Materials and Methods
Construction of the Transgene
The α2(XI) collagen gene–based expression vectors, 742lacZ and 742lacZInt, have been described previously (Tsumaki et al., 1996). 742lacZ contains the Col11a2 promoter (−742 to +380), an SV-40 RNA splice site, the β-galactosidase reporter gene, and the SV-40 polyadenylation signal. 742lacZInt also contains 2.3 kb of the first intron sequence downstream of the SV-40 polyadenylation signal as an enhancer. The type II collagen gene–based expression vector was generated by linking Col2a1 promoter (−956 to +77), the rabbit β-globin splice site, the β-galactosidase reporter gene, the SV-40 polyadenylation signal, and the fragment of Col2a1 first intron (+2038 to +2678). The fragment of the first intron contains tissue-specific enhancer elements (Zhou et al., 1995; Krebsbach et al., 1996).
A 1.6-kb DNA fragment covering the entire coding region of the human CDMP-1 cDNA was generated by PCR using a forward primer tagged with NotI site (AAA TAT GCG GCC GCT CTA GAG TCA TTC AGC GGC TGG CCA GAG GAT) and a reverse primer with NotI site (TGT AGA TGC TGC GGC CAC AGC TTC CTG). After digestion with NotI, the PCR fragment was cloned into the NotI site of 742lacZ-, 742lacZInt-, and Col2a1-based expression vectors by replacing the β-galactosidase gene to create three CDMP1 expression vectors, 742- CDMP1, 742-CDMP1-Int, and Col2a1-CDMP1, respectively.
Generation of Transgenic Mice
The plasmids 742-CDMP1 and 742-CDMP1-Int were digested with NdeI and HindIII to release the inserts from their vector sequences. The plasmid Col2a1-CDMP1 was digested with BssHII to release the vector sequence. Transgenic mice were produced by microinjecting each of the inserts into the pronuclei of fertilized eggs from F1 hybrid mice (C57BL/6 × C3H) as described previously (Hogan et al., 1994). Transgenic embryos were identified by PCR assays of genomic DNA extracted from the placenta or skin. The DNA was subjected to transgene-specific PCR with primers derived from the human CDMP-1 cDNA (TGA GGA CAT GGT CGT CCA GTC GTC TGG) and from the SV-40 poly(A) signal region (TCA CTG CAT TCT AGT TGT GGT TTG TCC) to amplify an 192-bp product.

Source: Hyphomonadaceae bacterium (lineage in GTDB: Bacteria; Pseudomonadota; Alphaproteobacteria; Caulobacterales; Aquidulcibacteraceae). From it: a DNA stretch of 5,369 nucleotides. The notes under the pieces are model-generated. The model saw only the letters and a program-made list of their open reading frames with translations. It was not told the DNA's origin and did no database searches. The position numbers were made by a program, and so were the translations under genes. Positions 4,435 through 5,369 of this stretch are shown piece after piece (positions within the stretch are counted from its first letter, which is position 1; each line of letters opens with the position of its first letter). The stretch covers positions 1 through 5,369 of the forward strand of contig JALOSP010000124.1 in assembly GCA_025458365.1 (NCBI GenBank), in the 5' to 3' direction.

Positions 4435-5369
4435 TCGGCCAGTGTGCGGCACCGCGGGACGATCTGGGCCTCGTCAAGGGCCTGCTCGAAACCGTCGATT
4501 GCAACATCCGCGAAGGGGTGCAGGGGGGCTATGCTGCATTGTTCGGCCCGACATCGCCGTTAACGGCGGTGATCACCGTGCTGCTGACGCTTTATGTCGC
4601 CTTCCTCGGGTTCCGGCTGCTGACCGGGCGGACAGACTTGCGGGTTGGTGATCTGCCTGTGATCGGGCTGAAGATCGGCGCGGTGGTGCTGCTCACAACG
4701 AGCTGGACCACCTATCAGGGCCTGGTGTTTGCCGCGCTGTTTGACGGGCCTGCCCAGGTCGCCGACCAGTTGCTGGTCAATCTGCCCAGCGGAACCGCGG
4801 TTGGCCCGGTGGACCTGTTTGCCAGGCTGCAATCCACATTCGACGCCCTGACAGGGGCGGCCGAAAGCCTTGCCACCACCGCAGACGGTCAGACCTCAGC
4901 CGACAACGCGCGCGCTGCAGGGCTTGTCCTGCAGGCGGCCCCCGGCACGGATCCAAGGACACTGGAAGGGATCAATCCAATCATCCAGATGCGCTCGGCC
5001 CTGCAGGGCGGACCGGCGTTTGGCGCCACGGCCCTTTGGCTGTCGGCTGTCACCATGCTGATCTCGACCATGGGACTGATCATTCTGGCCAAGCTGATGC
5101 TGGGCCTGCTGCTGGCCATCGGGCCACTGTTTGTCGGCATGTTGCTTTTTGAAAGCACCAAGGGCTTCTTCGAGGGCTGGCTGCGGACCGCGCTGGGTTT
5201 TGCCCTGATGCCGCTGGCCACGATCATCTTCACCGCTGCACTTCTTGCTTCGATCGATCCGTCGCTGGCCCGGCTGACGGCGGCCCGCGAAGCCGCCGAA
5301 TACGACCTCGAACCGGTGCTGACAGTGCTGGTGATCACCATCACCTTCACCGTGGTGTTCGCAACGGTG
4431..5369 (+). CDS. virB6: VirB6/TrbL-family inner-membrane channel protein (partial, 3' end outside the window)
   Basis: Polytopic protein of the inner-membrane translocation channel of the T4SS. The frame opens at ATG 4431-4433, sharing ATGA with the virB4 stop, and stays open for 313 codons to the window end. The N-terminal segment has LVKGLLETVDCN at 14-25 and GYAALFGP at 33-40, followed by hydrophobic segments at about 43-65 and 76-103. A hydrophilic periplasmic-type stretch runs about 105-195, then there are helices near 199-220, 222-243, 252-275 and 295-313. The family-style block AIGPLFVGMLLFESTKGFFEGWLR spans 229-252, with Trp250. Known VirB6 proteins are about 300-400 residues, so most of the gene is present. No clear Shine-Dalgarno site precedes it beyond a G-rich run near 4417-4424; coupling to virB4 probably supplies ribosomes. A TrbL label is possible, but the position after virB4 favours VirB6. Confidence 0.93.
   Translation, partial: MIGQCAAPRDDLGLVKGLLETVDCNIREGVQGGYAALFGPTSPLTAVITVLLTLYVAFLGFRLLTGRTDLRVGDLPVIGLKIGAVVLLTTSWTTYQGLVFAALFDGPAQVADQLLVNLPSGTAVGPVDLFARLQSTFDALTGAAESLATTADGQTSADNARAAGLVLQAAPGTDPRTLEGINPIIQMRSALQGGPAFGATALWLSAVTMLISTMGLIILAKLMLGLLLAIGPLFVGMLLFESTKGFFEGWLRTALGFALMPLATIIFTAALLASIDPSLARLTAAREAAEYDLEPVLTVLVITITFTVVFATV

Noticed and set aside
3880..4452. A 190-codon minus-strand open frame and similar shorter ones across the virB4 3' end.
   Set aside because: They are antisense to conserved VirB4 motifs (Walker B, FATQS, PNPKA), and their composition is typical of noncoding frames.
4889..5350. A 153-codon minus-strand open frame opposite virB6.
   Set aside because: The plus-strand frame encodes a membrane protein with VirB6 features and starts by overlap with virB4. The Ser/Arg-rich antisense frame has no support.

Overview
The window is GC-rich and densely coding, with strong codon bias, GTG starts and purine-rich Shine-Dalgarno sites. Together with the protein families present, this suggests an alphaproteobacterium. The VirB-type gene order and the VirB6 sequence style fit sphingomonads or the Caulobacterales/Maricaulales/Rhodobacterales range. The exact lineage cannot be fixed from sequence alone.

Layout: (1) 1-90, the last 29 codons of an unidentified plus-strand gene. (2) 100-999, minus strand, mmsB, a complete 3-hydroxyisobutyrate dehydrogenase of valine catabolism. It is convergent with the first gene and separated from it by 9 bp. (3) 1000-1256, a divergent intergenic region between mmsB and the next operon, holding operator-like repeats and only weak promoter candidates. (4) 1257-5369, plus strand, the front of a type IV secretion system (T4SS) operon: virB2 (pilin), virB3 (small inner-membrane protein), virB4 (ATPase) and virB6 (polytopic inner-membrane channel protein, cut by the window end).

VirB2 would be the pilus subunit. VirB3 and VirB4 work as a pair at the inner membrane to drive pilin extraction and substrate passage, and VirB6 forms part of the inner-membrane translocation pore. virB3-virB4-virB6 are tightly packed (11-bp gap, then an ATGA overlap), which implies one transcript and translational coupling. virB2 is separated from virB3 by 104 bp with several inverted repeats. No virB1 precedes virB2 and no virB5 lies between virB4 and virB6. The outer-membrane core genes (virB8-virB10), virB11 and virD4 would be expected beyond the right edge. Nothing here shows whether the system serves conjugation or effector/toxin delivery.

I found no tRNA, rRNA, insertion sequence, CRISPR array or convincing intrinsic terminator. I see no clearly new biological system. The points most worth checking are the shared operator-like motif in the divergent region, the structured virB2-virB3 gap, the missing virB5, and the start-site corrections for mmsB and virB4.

Staining of Skeleton
Cartilage and bones of embryos and newborn mice were stained as described (Peters, 1977). After skin and internal organs were removed, samples were fixed in 96% ethanol for 2 d followed by staining with alcian blue solution (80 ml ethanol 96%, 20 ml acetic acid, 15 mg alcian blue) for 2 d. The samples were dehydrated in 100% ethanol for 5 d and immersed in 1% KOH for 2 d. The samples were stained with 0.001% alizarin red S solution in 1% KOH for 2 d followed by dehydration in graded solutions of glycerin and stored in 100% glycerin.
Embryos were dissected with a stereomicroscope, fixed in 4% paraformaldehyde, processed, and embedded in paraffin. Serial sections were prepared and stained with hematoxylin and eosin, safranin O-fast green-iron hematoxylin. To assess the proliferative activity, silver stain for nucleolar organizer regions (AgNOR) was performed as previously described (Crocker and Nar, 1987). Then the numbers of AgNOR dots in 50–100 cells were counted. Cryostat sections of dissected tissues embedded in Tissue-Tek OCT compound were stained with hematoxylin and eosin.